[8] ibid.

[9] ibid.

[10] ibid.

[11] ibid.

[12] See Frontex, ‘Risk Analysis for 2016’ (March 2016) 47 <http://frontex.europa.eu/ assets/Publications/Risk_Analysis/Annula_Risk_Analysis_2016.pdf>.

[13] ibid 39.

[14] ibid.

[15] ibid.

[16] ibid 46.

[17] ibid.

[18] See Frontex, ‘Risk Analysis Quarter 2. April-June 2015’ 14 <http://frontex.europa.eu/assets/Publications/Risk_Analysis/FRAN_Q2_2015_final.pdf>.

[19] See Frontex, ‘Risk Analysis Quarter 3. July-September 2015’ 6 <http://frontex.europa.eu/assets/Publications/Risk_Analysis/FRAN_Q3_2015.pdf>.

[20] See Frontex, ‘Risk Analysis Quarter 4. October-December 2015’ 10 <http://frontex.europa.eu/assets/Publications/Risk_Analysis/FRAN_Q4_2015.pdf>.

[21] See Frontex, ‘Risk Analysis Quarter 3’ (n 19) 12.

[22] ibid.

[23] See United Nations Office on Drugs and Crime, ‘Issue Paper: A short introduction to migrant smuggling’ (2010) 14 <www.unodc.org/documents/human-trafficking/Migrant-Smuggling/Issue-Papers/Issue_Paper_-_A_short_introduction_to_migrant_smuggling.pdf>.

[24] See European Commission, ‘A Study on Smuggling of Migrants’ (n 6) 48.

[25] ibid.

[26] ibid.

[27] ibid.

[28] ibid 45.

[29] ibid 46.

[30] ibid.

[31] ibid.

[32] See Council Decision 2015/972/CFSP of 22 June 2015 [2015] OJ L157/51.

[33] ibid para 3.

[34] See Council Decision 2015/778 (n 2) art 2(2)(a).

[35] ibid art 2(c).

[36] ibid Preamble.

[37] ibid para 10 and art 6(1).

[38] ibid art 6(1).

[39] See art 36 TEU.

[40] See art 218 of the Treaty on the Functioning of the European Union (TFEU).

[41] See Case C-658/11 European Parliament v Council (ECJ. 24 June 2014). For a comment on the case see S Peers, ‘The CJEU ensures basic democratic and judicial accountability of the EU’s foreign policy’ (24 June 2014) <http://eulawanalysis.blogspot.co.uk/2014/06/the-cjeu-ensures-basic-democratic-and.html>. See also, for instance, Case C-317/04 Parliament v Council [2006] ECR I-04721; Case C-403/05 Parliament v Commission [2007] ECR I-09045; Case C-130/10 Parliament v Council  (ECJ, 19 July 2012). See also Case C-263/14 Parliament v Council (pending).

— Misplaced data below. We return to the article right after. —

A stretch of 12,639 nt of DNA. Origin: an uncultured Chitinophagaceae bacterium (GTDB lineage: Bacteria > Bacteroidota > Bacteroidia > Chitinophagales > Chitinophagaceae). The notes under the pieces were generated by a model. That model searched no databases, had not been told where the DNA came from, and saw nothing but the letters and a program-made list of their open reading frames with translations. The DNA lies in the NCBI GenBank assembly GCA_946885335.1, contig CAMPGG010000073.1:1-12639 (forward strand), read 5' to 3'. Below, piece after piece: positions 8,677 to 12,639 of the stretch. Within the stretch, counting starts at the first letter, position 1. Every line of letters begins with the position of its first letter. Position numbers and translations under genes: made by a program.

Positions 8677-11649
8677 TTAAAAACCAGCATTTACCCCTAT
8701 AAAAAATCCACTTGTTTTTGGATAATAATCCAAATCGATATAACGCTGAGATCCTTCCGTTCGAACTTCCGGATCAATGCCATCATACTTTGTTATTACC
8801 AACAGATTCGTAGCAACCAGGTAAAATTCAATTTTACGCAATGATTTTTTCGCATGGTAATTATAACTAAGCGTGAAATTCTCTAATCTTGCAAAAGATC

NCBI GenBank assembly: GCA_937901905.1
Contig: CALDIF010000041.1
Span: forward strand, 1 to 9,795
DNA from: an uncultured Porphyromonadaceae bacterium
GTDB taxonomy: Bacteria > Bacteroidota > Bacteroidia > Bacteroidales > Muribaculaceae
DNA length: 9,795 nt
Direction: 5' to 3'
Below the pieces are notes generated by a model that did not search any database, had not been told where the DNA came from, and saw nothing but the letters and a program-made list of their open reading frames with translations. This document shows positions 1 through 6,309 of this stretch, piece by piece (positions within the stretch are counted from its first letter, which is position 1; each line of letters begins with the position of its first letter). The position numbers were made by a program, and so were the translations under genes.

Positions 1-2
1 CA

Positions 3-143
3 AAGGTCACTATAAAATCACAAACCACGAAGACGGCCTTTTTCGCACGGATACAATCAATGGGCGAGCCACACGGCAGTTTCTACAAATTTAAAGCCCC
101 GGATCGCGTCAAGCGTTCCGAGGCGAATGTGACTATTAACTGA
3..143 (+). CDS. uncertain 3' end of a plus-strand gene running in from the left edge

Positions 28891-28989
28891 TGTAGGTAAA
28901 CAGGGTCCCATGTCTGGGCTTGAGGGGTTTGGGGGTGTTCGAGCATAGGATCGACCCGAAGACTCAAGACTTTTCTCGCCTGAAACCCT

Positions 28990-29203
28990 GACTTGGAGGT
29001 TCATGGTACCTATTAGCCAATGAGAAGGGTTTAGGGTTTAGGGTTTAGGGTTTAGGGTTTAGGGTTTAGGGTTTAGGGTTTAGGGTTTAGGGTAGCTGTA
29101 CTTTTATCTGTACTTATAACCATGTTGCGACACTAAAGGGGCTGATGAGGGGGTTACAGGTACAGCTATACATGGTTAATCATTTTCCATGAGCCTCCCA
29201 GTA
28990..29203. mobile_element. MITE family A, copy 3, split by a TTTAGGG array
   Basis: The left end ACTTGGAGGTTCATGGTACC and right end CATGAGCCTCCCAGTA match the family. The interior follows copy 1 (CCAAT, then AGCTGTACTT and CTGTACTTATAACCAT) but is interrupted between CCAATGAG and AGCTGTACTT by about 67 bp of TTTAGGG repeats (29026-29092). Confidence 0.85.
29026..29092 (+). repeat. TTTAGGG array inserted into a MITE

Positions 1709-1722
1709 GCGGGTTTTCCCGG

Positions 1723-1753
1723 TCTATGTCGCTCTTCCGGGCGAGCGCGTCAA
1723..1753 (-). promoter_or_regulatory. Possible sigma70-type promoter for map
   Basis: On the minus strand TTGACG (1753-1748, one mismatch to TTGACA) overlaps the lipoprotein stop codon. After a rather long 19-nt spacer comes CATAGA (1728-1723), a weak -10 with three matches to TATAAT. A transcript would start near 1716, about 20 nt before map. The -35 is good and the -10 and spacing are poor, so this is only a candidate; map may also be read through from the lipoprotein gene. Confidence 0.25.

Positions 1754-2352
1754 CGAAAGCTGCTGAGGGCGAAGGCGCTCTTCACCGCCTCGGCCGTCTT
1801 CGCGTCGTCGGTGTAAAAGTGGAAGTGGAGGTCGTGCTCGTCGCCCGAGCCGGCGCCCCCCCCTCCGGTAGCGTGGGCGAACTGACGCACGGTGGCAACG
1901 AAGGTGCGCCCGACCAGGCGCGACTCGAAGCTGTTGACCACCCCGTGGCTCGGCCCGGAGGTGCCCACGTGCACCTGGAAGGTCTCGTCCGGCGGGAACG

[42] See Council Decision 2015/778 (n 2) art 9(1).               

[43] ibid.

[44] ibid art 12.

[45] See Meijers Committee, ‘Military action against human smugglers: legal questions concerning the EUNAVFOR Med operation’ (23 September 2015) <www.statewatch.org/news/2015/sep/eu-meijers-cttee-eunavfor.pdf>. See also House of Lords European Union Committee, 14th report of Session 2015-16 ‘Operation Sophia, the EU’s naval mission in the Mediterranean: an impossible challenge’ (13 May 2016) <www.publications.parliament.uk/pa/ld201516/ldselect/ldeucom/144/144.pdf>. See also S Peers, ‘Analysis the EU’s Planned War on Smugglers’ (May 2015) <www.statewatch.org/analyses/no-268-eu-war-on-smugglers.pdf>.